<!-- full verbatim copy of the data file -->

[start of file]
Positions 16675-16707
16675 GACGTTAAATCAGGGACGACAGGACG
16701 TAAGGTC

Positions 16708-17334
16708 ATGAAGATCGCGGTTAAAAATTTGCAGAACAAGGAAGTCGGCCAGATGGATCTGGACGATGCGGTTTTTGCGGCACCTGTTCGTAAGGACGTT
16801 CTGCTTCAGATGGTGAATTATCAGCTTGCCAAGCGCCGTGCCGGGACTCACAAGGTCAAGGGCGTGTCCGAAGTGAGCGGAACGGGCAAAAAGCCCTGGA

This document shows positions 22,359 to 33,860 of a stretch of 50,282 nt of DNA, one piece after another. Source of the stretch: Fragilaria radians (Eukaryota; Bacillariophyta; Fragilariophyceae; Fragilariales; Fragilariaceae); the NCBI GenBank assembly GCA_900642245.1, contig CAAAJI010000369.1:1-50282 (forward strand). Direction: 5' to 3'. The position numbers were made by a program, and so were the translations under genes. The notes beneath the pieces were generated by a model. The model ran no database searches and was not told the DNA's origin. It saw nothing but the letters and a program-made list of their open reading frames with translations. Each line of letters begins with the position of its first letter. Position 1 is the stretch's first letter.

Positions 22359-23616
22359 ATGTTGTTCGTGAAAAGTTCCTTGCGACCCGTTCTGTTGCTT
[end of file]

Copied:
Positions 16675-16707
16675 GACGTTAAATCAGGGACGACAGGACG
16701 TAAGGTC

Positions 16708-17334
16708 ATGAAGATCGCGGTTAAAAATTTGCAGAACAAGGAAGTCGGCCAGATGGATCTGGACGATGCGGTTTTTGCGGCACCTGTTCGTAAGGACGTT
16801 CTGCTTCAGATGGTGAATTATCAGCTTGCCAAGCGCCGTGCCGGGACTCACAAGGTCAAGGGCGTGTCCGAAGTGAGCGGAACGGGCAAAAAGCCCTGGA

This document shows positions 22,359 to 33,860 of a stretch of 50,282 nt of DNA, one piece after another. Source of the stretch: Fragilaria radians (Eukaryota; Bacillariophyta; Fragilariophyceae; Fragilariales; Fragilariaceae); the NCBI GenBank assembly GCA_900642245.1, contig CAAAJI010000369.1:1-50282 (forward strand). Direction: 5' to 3'. The position numbers were made by a program, and so were the translations under genes. The notes beneath the pieces were generated by a model. The model ran no database searches and was not told the DNA's origin. It saw nothing but the letters and a program-made list of their open reading frames with translations. Each line of letters begins with the position of its first letter. Position 1 is the stretch's first letter.

Positions 22359-23616
22359 ATGTTGTTCGTGAAAAGTTCCTTGCGACCCGTTCTGTTGCTT